Chartering out a yacht in EU waters is treated as a supply of services and is therefore a taxable supply for VAT purposes. Genuine yacht charter structures are able to reclaim any VAT paid on the supply of the yacht or may even be zero-rated, but the rules and regulations differ from member state to member state.
EU VAT-registered commercial yachts should be free to trade within EU waters provided they are carrying out a legitimate chartering business and VAT chargeable on acquisition, importation or earnings is duly accounted for in the EU, regardless of flag.
A key step is to decide on a suitable location for the establishment of a corporate structure to own the yacht and act as the charter business. EU companies or a company incorporated in a country or territory that holds a double taxation agreement with the relevant EU member state where the vessel will charter are commonly used to avoid withholding tax on charter income and cabotage restrictions in certain EU states.
The most popular jurisdictions for setting up yacht charter structures operating in the EU are Malta and the Isle of Man.
The commercial aspect of the company is not only important to obtain VAT registration, but also for the on-going operation of the yacht. Conditions for a commercial exemption to apply include:
- The vessel must hold a commercial yacht registration
- Documentary evidence of an operational structure such as a yacht management company, a charter broker negotiating the charter contracts, accounting activity of the charter income and expenditures, along with invoices and a bank account for receiving chartering income.
- The vessel is supplied with a permanent crew and is available for high season charter.
It is acknowledged that the beneficial owner of the company may wish to use the yacht. In such circumstances, a genuine charter contract should be in place and the charter fee should be appropriate to the value of the yacht. Full accounting evidence and records of the payment made by the beneficial owner to the owning company should be kept and reflect the cash flow of the chartering activity, and the duration of the charters undertaken by the beneficial owner should be of a limited time.
Any arrangement that is deemed to have VAT avoidance as its principal purpose, and which lacks an underlying commercial objective, may be challenged by the EU authorities as being abusive. For example, the UK HMRC has issued a guidance outlining features that might indicate an abusive structure, as follows:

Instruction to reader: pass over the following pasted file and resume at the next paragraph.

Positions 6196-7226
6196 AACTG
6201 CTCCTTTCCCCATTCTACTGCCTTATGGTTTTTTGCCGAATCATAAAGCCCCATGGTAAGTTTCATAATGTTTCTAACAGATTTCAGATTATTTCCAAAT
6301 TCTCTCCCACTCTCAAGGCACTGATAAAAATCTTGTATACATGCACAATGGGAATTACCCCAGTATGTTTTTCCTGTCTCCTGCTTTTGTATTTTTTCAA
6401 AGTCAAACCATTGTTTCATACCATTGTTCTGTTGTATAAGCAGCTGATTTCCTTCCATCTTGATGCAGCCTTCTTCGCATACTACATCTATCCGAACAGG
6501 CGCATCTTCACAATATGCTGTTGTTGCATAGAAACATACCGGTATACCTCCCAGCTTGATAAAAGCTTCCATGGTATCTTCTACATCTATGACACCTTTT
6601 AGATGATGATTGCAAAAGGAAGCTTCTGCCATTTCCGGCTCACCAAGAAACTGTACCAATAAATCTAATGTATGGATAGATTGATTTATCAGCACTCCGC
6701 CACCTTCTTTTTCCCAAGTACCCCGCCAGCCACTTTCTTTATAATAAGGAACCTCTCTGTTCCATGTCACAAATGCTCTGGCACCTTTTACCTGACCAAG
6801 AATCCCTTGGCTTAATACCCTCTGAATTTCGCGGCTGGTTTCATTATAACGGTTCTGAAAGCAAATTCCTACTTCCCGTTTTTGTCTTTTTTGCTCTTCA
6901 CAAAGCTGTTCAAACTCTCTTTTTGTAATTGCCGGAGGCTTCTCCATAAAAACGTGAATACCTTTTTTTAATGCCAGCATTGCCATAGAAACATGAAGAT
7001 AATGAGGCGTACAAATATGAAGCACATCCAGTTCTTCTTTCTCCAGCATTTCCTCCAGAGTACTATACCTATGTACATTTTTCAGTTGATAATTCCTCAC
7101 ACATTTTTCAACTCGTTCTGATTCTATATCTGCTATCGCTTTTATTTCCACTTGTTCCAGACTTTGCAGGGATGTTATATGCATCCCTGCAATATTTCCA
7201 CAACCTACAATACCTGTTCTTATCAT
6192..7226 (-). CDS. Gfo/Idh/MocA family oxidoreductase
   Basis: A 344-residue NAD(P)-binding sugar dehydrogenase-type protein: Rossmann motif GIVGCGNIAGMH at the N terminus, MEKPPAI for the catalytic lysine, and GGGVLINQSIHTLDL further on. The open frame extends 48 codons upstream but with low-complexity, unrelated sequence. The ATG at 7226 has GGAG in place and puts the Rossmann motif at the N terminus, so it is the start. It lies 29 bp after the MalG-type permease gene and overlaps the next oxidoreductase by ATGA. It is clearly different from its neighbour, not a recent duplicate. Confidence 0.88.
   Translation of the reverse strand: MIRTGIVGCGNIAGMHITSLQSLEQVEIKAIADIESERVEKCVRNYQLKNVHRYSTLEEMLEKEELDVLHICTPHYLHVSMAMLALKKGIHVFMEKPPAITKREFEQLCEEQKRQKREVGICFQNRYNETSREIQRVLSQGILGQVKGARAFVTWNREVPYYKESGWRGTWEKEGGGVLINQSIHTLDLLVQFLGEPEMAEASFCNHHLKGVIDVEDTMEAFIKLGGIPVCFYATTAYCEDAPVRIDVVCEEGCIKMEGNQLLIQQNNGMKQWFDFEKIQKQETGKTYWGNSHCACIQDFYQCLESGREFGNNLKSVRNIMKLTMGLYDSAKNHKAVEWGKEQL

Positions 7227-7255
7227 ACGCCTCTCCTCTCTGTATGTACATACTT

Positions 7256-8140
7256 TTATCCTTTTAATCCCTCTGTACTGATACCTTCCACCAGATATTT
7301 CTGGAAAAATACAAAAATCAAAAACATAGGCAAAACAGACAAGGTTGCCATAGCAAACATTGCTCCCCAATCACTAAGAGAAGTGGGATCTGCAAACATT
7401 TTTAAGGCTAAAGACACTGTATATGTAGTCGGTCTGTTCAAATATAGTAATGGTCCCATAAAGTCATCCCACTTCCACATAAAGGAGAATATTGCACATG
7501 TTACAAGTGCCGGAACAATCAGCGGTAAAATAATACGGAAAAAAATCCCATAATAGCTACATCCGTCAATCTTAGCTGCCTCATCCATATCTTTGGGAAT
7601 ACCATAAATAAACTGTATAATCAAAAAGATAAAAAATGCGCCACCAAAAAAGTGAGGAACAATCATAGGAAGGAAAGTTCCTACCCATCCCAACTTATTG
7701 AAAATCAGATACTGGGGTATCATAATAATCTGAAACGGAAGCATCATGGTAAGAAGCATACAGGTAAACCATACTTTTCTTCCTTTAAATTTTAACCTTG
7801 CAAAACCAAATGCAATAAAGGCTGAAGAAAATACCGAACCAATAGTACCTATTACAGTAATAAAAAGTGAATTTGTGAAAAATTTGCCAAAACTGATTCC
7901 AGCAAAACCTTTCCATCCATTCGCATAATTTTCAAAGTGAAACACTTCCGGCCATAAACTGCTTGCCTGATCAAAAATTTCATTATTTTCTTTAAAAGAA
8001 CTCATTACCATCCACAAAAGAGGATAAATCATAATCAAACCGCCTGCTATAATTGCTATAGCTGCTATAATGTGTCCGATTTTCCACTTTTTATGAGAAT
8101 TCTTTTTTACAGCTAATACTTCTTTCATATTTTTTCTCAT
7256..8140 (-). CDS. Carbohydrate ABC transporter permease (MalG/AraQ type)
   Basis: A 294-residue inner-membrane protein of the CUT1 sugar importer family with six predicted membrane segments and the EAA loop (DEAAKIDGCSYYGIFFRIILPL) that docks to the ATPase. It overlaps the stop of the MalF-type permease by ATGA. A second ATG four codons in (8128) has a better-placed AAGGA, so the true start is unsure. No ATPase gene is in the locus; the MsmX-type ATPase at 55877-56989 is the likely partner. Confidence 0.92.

- The main user of a pleasure craft is the ultimate owner of the chartering or leasing entity.
- The main user of a pleasure craft funded the purchase of the vessel (directly or indirectly).
- The person who funded the purchase of a pleasure craft (directly or indirectly) uses the vessel for prolonged periods in the peak chartering season.
- The chartering of a pleasure craft to third parties would not, alone, be of sufficient continuity and substance to comprise an economic activity.
- The chartering or leasing entity shows significant ongoing losses in its financial statements.
- Charter fees or lease instalments due from the main user of a pleasure craft are paper transactions only (for example being offset against loans).
- Charter fees or lease instalments are below open market value.
- The terms of a lease differ significantly from normal commercial practice (for example, the duration of the lease is unusually long).
If HMRC concludes that a structure meets the tests for an abusive practice then it will consider appropriate action to restore the situation that would have existed in the absence of the abusive transactions. This might include issuing assessments to disallow input tax and/or deregistration of the entity concerned. Such assessments might also give rise to interest charges and penalties.
Please contact SMS for further information or assistance.